IRAQI ENDGAME

Posted in Election 2008 on April 14th, 2008 by Ed

James K. Polk was a noteworthy president, worthy of a better fate than to be forgotten outside of the dozens of middle schools that bear his name. George W. Bush has certainly sampled liberally from the Polk playbook, although that he did so consciously is dubious. That he knows who James K. Polk is, for that matter, is dubious.

After the U.S. annexed Texas in 1845, Mexico was pretty irritated. They had ideas of hanging on to it (and a lot of other territory). Polk was convinced that pre-emptive war with Mexico was necessary to protect the newly-stateified (not a word) Texas from the inevitable Mexican attack. The problem was that he couldn't talk Congress into declaring war, which used to be a prerequisite to the U.S. being in a war. Quaint days, those were.

Here's where Polk got crafty.

He exercised his Commander-in-Chief powers to mobilize a large portion of the Army (under Zachary Taylor) to the U.S.-Mexican border. A funny thing happens when two armies from hostile nations are in close proximity; they start fighting. They progress from trading insults to threats to hot lead. And Polk understood that once a war begins, there's no effective way to stop it without dire consequences. So the first time an angry, sun-stroked Mexican soldier lost control of his itchy trigger finger, the Army said "We were attacked" and responded with both barrels. Lo and behold, Congress declared war shortly thereafter. Start the war first, get approval second. Brilliant. Think about Congress's preferences. 1) No war 2) Win war 3) Lose war. Eliminate #1 and their next highest preference becomes the dominant strategy – even when "victory" is nebulous and undefinable.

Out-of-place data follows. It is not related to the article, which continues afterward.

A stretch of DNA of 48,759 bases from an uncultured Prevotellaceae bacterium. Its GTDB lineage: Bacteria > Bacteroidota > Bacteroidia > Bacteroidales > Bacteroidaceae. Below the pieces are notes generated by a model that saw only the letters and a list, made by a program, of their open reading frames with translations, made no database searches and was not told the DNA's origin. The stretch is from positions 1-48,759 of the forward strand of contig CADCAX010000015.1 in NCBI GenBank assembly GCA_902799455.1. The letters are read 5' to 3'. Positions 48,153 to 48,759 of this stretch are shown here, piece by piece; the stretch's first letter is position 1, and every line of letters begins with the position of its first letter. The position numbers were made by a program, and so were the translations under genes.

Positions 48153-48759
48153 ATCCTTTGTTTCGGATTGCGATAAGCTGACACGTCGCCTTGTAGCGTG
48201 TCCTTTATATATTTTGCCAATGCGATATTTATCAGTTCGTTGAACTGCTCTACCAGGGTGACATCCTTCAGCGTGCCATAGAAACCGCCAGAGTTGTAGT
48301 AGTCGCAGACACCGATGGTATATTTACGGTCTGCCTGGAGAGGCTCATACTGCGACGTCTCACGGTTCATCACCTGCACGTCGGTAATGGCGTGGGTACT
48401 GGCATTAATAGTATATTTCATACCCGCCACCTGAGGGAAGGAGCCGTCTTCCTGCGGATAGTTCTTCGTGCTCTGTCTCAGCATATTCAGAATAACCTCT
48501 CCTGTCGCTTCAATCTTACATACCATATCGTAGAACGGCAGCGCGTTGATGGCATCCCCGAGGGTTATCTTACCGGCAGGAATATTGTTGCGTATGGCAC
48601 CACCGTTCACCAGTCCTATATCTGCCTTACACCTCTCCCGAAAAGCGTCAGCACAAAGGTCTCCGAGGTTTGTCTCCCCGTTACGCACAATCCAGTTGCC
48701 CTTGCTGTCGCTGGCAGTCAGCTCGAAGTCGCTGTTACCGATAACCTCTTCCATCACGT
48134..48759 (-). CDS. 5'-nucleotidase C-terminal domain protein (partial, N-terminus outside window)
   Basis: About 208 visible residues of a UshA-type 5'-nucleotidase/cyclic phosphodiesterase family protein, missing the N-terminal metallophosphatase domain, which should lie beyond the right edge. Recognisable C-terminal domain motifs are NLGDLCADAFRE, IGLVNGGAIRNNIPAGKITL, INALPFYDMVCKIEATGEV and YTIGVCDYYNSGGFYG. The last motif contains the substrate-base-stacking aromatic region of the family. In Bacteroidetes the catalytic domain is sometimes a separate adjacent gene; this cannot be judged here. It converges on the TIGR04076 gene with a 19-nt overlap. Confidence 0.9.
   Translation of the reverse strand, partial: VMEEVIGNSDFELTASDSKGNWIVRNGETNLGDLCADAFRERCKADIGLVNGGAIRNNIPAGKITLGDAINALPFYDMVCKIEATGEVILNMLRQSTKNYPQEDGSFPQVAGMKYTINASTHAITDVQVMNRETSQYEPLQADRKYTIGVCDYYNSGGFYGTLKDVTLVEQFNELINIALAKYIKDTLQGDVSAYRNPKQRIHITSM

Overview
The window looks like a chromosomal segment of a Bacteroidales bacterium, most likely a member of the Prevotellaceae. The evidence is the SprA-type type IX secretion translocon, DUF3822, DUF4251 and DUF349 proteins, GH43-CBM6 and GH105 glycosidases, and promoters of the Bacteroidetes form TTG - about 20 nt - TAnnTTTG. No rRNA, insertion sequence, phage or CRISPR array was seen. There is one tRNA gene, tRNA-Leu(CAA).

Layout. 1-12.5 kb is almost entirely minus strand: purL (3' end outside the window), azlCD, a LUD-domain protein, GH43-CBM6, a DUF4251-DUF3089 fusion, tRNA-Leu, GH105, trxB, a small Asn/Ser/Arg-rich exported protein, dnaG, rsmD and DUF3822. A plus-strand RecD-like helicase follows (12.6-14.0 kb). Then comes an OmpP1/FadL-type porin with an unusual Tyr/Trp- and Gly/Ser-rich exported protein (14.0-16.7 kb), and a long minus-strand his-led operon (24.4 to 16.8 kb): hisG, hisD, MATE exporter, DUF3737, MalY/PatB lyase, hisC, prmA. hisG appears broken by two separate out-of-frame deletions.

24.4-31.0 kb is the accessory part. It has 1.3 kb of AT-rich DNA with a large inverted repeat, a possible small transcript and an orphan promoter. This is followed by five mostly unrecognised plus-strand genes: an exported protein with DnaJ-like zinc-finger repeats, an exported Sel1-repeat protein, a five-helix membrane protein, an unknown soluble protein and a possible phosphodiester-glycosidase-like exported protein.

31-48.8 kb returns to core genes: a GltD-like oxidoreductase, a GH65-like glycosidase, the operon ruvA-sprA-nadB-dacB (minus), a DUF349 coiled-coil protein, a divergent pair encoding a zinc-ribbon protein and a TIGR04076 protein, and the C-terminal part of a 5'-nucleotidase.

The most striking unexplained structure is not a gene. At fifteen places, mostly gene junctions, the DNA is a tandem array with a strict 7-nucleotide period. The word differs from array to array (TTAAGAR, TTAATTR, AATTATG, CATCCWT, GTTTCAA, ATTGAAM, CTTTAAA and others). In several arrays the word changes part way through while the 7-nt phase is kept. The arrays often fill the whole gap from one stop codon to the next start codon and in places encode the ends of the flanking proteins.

The people responsible for starting the war in Iraq understood this (Our Leader not being among that group). While the less intelligent among them believed in their faith-based projections – they'll hail us as their liberators, the fighting will be over in 6 weeks, and all the various factions will get along – but the real architects of the war…..they knew. They knew that all they had to do was start it. Start it and, like a rudderless ocean liner that goes nowhere but never stops, it will take on a self-sustaining momentum of its own.

As I listen to the various presidential candidates' positions on the war, something that we've been whispering as a nation since 2004 has become inescapable: there is no endgame. There is no "good" solution. There's not even a solution. No one has a plan. And that was the plan all along. It's a colossal clusterfuck, and leaving makes it worse. The goal was to entangle the military in a terrible situation which could only get worse following a withdrawl.

The reason I do not give two shits about this election is that the candidates all lead to the same outcome – we're in Iraq for four more years, and then four more after that. Repeat an indeterminate, but likely large, number of times. Obama and Clinton might actually believe that they're going to end our involvement. Does anyone else? Sadly I think a lot of people do. They are in for a real disappointment in that case. The hypothetical Democratic presidents will be cowed into staying in order to "look tough" to the Republican and military establishment. Or they'll simply bow to the overwhelming logistical impossibility of leaving.

It breaks my heart to see so many people pouring their hearts and souls into Obama. Not only am I dubious of his odds at this point, but his election will result in far less "change" than his followers are expecting. I suppose every generation needs that political figure who represents their crushing disillusionment with politics – a McGovern for the present day. Sure, the Democratic candidates will nibble around the edges of our involvement in Iraq, making slow, token withdrawls, treating the troops a little better, and not so blatantly using the conflict as a welfare fund for defense contractors. But there's no escaping our continued involvement. Another generation of young voters will learn that the differences are all in the margins; the things that really matter are entirely beyond our control.

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